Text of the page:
Is it worth investing when home loan interest rates are high?

Now that home loan interest rates have risen by 4% this cycle, is it still worth investing your surplus cash flow, or should all cash flow go towards repaying your home loan?

Many of my clients invest some surplus cash flow in the share market each month.

This has been very easy to do over the past 10 years as interest rates have been relatively low.

As such, it was easy for clients to invest as well as make extra loan repayments.

However, now that interest rates have risen, it’s important to reconsider how best to allocate your cash flow.

Both savings and returns compound

If your home loan interest rate is 6% p.a., and you repay an additional $10,000 off-loan principal, you will save $600 in interest over the next 12 months.

If you repay an extra $10,000 next year, your total savings will be $1,200 because you have repaid an additional $20,000 in total.

And so, your interest savings compound.

Investment returns also compound.

In fact, compounding returns is the most successful way to build wealth.

It is important to note that if you can minimise the annual tax that you pay on investment returns, it allows you to maximise the amount that is compounded.

To do that, you must invest in a way that generates a proportionally higher amount of capital growth, which I discuss below.

Compare after-tax return with interest rates

Since both options compound, comparing your home loan interest rate with the likely (expected) after-tax investment returns will tell you whether you are better off investing your spare cash or making extra home loan repayments.

Current variable home loan interest rates are around 5.85% p.a.

Since home loans are not tax deductible, this is your after-tax saving/benefit from making additional repayments.

The Australian share market index has returned 8.57% p.a. over the past 10 years and 8.96% p.a. over the past 20 years (ASX200 Accumulation index).

Let’s assume the midpoint of 8.75%.

This total return should consist of a dividend yield of around 4.5% p.a. and therefore growth of 4.25% p.a. (on average).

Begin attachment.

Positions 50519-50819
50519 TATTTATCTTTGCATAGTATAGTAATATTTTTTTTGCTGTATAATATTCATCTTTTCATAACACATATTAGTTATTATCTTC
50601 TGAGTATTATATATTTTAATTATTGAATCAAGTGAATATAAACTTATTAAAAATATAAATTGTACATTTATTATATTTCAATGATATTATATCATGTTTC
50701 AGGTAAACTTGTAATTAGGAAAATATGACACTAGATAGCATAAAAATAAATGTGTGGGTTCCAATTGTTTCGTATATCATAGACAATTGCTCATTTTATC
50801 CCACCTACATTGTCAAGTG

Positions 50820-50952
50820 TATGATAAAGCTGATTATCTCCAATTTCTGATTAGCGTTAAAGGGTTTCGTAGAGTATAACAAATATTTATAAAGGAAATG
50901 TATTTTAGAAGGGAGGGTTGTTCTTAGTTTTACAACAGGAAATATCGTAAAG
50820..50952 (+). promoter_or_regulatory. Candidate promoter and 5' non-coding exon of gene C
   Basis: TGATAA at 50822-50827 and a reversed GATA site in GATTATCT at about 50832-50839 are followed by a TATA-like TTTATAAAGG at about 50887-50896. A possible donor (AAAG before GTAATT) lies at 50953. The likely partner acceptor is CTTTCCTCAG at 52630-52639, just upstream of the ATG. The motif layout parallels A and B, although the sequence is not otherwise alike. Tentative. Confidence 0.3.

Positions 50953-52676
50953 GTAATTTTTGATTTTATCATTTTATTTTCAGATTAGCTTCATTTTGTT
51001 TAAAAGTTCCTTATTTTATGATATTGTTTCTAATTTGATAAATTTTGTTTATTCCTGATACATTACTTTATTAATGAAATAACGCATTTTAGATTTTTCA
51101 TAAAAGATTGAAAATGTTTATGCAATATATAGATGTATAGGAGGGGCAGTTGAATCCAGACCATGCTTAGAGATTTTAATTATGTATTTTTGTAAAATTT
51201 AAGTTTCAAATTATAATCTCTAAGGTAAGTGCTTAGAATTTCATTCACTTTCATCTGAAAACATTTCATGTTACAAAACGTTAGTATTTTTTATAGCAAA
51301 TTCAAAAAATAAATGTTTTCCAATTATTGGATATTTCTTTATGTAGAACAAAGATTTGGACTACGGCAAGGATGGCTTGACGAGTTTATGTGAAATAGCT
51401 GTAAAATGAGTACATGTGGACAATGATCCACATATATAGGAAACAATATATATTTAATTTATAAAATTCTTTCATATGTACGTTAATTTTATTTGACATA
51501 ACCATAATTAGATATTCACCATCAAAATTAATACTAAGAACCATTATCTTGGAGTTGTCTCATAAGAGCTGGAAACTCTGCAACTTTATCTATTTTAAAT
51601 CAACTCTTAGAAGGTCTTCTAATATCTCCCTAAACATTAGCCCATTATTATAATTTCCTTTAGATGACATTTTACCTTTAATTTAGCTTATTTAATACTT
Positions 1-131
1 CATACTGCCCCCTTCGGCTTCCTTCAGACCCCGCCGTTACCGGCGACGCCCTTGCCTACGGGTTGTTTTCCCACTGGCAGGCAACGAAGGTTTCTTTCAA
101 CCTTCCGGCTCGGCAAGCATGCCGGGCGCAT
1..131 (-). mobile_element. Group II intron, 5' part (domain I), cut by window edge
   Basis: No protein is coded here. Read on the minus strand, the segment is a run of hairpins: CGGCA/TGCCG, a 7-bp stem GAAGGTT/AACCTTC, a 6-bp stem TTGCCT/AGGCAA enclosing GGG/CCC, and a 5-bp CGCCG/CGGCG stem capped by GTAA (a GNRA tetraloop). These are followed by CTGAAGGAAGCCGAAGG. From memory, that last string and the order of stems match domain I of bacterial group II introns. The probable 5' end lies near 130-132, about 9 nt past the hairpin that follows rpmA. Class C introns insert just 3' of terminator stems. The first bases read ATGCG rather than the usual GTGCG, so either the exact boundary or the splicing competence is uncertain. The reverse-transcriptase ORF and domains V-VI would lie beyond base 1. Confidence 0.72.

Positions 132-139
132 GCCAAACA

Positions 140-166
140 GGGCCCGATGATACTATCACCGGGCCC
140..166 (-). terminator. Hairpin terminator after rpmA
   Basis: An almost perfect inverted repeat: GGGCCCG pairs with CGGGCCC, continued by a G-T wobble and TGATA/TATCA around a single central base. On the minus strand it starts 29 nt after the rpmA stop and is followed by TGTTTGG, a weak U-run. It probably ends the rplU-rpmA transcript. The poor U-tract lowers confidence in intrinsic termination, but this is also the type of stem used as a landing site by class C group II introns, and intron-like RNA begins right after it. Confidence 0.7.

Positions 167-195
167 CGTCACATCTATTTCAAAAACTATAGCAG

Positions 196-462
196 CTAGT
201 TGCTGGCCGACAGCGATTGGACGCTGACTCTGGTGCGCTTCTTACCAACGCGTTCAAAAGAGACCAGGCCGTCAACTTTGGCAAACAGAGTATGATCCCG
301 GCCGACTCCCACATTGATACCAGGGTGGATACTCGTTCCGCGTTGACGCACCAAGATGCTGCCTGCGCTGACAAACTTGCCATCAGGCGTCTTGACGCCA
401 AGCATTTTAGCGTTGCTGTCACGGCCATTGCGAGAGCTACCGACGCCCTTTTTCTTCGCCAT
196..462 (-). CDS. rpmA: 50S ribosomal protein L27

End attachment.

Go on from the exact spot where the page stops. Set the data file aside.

The table below sets out after-tax total investment returns (growth plus income) from investing in the Australian share market, after adjusting for all taxes including CGT, franking credits, and the power of compounding.

Income Rate

As this analysis shows, over the long run, returns from investing in the Australian share market should exceed the home loan interest rate by approximately 1.2% to 2.0% p.a.

Therefore, you are better off investing your surplus cash flow, not making extra repayments towards your home loan.

Longer-term share market gross returns are better than those quoted above.

Australian and international share markets have returned more than 10% p.a. over the past 4+ decades.

If your taxable income is more than $180,000 (i.e., you pay the highest marginal tax rate of 47%), you would be better off maximising your capital growth return i.e., aiming to generate more growth in return for less income.

Investing in international share markets will help you achieve that.

Home loan interest is guaranteed, and returns are not

Investment returns are never linear.

Whilst I have compared long-term returns above, of course, investment returns can vary a lot from year to year.

Therefore, there are no guarantees that you will be better off investing over the next 12 months, as short-term returns are impossible to predict.


Apart from the relative financial returns discussed above, you should consider whether your personal circumstances dictate which option is best for you:

  • If your cash flow is very sensitive to interest rates (e.g., you have a high amount of debt compared to your income), then perhaps the safest option is to direct all cash towards debt reduction to reduce your interest rate sensitivity.
  • If you expect future changes to your income, such as starting a family, you might be better off building cash savings in an offset account.
  • If you are young and/or have little investment assets then building your asset base is a priority i.e., investing.
Fund investing through borrowings instead of using cash flow

Instead of choosing between making extra home loan repayments or investing, why not do both?

You can direct all after-tax surplus cash flow into reducing your home loan and borrow to fund your regular share market investing.

If you take this approach, obviously your net debt doesn’t change e.g., you repay $5,000 per month into your home loan and draw $5,000 from your investment loan.

However, the tax effectiveness of your total debt is improved because you have reduced your non-tax-deductible debt in return for increasing your tax-deductible debt.

In a way, this gives you the best of both worlds.

That is, you can reduce your home loan as much as possible whilst continuing to invest.


I have written before that consistency is far more important than intensity.

Investing regularly into the share market for many years works because (1) you develop a regular savings pattern and (2) you spread your timing risk.

If you do that consistently over many years, you’ll build a lot of wealth.

Stopping and staring i.e., investing spasmodically destroys this strategy.

I invite you to focus on making good long-term decisions.

Don’t worry about figuring out the right thing to do in 2023.

Instead, work out the best approach for you over the next 5-10 years and stick to it.

This will help you drown out short-term noise and worries.

To find out more, or to review your current loans, get in touch with a Centra Money finance specialist for a confidential and obligation-free appointment at 08 8211 7180 or

Article courtesy of Michael Yardney’s Property Update.

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